Winner: Rangers.


February 24th – Brandon Davidson to New York Islanders from Edmonton for 2019 3rd round pick.

The price for depth defensemen this year has clearly been set at a 3rd round pick. The Islanders are hoping Davidson can help shore up the worst defensive unit in the league as the Isles have allowed an astronomic 223 goals this season. The 6’2 rearguard has 5 points in 36 games this season. The Oilers recouped decent value for Davidson as they grabbed him off waivers earlier this year from Montreal.

Winner: Edmonton.

February 23rd – Derick Brassard (VGK retains 40% of salary), Vince Dunn, Tobias Lindberg, and a 2018 3rd round pick to Pittsburgh. Ian Cole, Filip Gustavsson, a 2018 1st round pick, and a 2019 3rd round pick to Ottawa. Ryan Reaves and a 2018 4th round pick to Vegas.

Twitter was in a state of confusion after the original deal was rejected by the NHL yesterday afternoon. Due to salary cap implications a third team had to get involved in the trade and Vegas fit the bill perfectly. The Knights retained 40% of Brassard’s $5 million salary and received Reaves and a pick in return. The abrasive Reaves gives the Knights a physical presence who can slot in on the fourth line during a nasty playoff series. We will always remember the Brassard era in Las Vegas.

Furthermore, The Penguins are poised to make the three-peat a reality as this trade gives them incredible depth down the middle. Eastern Conference defensemen are more terrified than Dustin Byfuglien in the vegan section as the Pens now have Crosby, Malkin/Hornqvist, and Brassard/Kessel playing on three separate lines. Jim Rutherford has been a deadline magician the past two seasons and he seemed to work his magic again here. The Pens also grabbed some extra forward depth with Lindberg and Dunn acting as injury insurance for the rest of the season. Perhaps the best part of it all is that the HBK line can also be revitalized.

Continuing on, I was surprised that the Sens didn’t get Daniel Sprong as part of the trade. If I was a Senators fan I would be trying my very best to cancel Pierre Dorion’s cell plan. Ian Cole is a bottom-pairing defenseman with an expiring contract and the 1st round pick will most likely be 24th overall or lower. The saving grace for this transaction is Gustavsson, who instantly becomes Ottawa’s best goaltending prospect. The lanky Swede has had a great year in the SHL and was named the goaltender of the tournament at the World Juniors. Still, this trade seems to be lacking a bit of substance from an Ottawa standpoint. At least Ian Cole will be able to fill the Karlsson sized hole on the Sens blueline come February 26th.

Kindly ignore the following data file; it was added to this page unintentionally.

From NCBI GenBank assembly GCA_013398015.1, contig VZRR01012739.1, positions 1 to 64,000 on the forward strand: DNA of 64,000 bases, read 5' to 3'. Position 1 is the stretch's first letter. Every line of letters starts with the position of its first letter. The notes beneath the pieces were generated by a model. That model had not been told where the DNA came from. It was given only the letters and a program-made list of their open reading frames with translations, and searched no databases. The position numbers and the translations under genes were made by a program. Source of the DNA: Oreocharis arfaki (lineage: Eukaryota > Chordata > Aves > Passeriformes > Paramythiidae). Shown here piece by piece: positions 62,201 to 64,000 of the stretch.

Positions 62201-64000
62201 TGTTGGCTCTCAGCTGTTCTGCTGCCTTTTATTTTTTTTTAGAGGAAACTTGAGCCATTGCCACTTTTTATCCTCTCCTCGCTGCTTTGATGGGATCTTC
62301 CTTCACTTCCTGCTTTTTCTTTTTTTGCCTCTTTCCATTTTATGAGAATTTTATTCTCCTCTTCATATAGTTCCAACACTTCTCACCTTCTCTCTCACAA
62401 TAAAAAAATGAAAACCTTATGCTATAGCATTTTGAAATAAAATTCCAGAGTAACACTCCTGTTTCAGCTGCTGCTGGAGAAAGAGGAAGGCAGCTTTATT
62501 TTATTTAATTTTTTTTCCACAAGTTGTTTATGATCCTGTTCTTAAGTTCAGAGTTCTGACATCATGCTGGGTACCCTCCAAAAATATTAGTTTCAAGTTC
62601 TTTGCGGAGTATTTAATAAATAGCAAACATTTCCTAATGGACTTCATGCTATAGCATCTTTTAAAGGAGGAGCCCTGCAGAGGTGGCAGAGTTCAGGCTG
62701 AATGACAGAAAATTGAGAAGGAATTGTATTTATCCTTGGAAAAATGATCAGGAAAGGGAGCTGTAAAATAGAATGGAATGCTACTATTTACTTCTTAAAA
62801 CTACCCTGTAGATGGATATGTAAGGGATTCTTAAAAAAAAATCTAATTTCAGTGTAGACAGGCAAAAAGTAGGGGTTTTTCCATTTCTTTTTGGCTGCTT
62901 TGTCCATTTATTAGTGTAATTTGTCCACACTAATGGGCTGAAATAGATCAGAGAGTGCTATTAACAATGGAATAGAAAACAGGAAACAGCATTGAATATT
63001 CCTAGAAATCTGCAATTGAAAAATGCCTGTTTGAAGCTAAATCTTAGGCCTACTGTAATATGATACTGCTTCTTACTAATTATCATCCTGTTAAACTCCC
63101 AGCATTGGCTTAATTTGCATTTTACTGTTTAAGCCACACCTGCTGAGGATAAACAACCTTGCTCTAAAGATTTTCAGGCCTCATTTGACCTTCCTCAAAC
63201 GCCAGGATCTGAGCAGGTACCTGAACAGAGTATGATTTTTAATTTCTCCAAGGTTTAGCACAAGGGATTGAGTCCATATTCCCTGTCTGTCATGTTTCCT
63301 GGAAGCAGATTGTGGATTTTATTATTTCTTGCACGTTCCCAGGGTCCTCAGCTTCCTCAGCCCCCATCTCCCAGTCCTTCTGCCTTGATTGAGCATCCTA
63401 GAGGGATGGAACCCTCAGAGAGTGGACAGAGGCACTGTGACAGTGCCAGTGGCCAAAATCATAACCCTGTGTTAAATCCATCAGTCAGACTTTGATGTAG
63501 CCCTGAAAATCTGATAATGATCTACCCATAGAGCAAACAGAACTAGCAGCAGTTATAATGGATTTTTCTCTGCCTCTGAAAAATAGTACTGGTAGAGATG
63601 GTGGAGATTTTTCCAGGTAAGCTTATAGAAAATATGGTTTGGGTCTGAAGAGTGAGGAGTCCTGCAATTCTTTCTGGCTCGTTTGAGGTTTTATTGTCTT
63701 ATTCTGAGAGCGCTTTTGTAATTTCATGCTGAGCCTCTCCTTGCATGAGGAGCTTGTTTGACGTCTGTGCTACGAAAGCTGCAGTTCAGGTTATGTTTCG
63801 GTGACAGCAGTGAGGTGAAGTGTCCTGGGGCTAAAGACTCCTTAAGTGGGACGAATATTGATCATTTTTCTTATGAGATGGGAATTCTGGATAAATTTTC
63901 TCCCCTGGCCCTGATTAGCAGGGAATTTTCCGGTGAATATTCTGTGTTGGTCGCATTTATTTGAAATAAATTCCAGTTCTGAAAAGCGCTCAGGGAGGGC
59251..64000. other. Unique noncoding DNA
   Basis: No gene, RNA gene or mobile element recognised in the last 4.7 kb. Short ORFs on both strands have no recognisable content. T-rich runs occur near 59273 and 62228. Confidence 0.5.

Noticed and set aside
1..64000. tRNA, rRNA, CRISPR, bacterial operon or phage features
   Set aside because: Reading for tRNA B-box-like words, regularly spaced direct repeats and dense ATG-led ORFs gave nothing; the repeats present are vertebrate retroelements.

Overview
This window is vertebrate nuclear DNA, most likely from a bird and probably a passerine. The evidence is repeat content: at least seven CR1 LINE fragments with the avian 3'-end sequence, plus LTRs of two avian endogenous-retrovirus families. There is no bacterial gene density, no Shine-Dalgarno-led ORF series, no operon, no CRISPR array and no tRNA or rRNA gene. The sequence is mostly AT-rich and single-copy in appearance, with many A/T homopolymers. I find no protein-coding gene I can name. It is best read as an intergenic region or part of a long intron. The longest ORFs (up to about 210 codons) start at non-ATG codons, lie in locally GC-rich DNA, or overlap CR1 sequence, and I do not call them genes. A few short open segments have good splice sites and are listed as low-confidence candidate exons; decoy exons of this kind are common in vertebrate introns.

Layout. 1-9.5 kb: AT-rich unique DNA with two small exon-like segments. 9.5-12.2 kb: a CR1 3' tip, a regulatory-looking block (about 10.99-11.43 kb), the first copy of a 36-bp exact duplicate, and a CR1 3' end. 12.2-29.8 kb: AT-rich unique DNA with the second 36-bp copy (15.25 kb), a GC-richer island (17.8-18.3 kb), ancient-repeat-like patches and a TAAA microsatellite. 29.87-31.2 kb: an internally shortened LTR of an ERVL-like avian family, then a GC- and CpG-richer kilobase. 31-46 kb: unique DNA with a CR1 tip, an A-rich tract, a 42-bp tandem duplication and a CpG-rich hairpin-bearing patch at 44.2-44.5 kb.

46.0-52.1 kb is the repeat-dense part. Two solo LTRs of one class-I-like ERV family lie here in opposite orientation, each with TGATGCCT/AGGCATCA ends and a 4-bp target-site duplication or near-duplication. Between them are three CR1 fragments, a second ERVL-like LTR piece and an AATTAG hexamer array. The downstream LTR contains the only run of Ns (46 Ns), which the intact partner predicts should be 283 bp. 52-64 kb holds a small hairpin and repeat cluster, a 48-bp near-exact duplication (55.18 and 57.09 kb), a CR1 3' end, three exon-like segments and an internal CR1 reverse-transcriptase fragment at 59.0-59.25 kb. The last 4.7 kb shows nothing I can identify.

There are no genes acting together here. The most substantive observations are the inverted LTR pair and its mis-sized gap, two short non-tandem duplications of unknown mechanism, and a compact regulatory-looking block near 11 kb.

Winner: Pittsburgh (and NHL’s salary cap accountants).

February 22nd – Michael Grabner to New Jersey from New York for a 2018 2nd round pick and Yegor Rykov.

The first trade EVER between the Rangers and Devils came late Thursday night and surely caught a lot of people off guard. The Devils were never really considered one of the frontrunners for Grabner but he is a fantastic addition for the team that is firmly entrenched in the first wildcard in the Eastern Conference. The Austrian speedster has a knack for scoring goals, as evidenced by his 25 snipes in 59 games this season, and will fit in smoothly with the Devils top-six. As for the Broadway Blueshirts, they got a fantastic return considering Grabner is a UFA at the end of the season. Rykov, a former 5th round pick, has been playing solid hockey for St. Petersburg in the KHL and is considered one of New Jersey’s best defensive prospects. I honestly cannot decipher a winner or loser for this trade due to the fact that each team received exactly what they wanted.

Winner: Participation ribbons for everyone!

February 22nd – Frank Vatrano to Florida from Boston for a 2018 3rd round pick.